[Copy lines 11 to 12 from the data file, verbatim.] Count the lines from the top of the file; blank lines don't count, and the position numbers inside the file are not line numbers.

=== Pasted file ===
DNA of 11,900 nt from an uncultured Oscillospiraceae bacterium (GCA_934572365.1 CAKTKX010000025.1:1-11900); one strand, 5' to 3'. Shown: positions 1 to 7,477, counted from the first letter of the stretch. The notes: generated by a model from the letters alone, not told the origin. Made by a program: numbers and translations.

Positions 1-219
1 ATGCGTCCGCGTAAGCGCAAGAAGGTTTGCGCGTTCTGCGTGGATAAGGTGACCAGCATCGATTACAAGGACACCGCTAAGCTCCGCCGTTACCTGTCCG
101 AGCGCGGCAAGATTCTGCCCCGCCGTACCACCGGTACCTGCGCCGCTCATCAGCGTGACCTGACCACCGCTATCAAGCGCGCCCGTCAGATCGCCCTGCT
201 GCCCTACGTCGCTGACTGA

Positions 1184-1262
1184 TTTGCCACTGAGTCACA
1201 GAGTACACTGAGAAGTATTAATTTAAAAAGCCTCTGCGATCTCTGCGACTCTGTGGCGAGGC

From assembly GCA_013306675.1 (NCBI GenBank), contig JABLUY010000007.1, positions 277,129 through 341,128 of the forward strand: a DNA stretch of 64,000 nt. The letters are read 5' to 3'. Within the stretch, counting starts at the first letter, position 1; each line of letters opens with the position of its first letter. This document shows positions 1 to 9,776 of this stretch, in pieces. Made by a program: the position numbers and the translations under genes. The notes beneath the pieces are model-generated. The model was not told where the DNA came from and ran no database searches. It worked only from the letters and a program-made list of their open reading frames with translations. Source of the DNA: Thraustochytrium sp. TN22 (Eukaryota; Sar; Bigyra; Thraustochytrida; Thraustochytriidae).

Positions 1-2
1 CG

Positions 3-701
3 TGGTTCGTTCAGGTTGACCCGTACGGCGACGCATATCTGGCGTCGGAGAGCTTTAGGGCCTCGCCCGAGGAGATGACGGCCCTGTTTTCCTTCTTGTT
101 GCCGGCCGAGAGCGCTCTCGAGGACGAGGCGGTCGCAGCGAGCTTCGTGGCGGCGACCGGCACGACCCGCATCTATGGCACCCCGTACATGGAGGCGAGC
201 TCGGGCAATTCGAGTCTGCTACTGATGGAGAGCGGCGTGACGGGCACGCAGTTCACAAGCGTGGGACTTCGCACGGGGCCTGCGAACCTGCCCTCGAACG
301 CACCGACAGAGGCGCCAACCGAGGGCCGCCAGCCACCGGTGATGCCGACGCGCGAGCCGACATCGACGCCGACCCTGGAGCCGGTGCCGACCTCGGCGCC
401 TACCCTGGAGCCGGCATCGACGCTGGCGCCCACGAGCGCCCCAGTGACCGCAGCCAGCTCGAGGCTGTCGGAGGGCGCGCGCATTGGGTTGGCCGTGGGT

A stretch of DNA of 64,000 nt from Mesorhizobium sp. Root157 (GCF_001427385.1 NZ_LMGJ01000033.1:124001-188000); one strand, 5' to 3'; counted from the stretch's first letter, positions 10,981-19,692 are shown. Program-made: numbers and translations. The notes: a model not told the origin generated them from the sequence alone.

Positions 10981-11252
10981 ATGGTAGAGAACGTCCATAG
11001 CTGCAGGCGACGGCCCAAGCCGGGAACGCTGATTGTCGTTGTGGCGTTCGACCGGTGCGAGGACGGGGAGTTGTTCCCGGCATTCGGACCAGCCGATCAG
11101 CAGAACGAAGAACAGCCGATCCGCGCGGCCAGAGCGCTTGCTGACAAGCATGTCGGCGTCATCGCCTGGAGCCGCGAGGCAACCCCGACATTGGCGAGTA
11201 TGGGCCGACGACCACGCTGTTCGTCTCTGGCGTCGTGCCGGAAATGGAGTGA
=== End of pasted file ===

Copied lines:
1 CG

Positions 3-701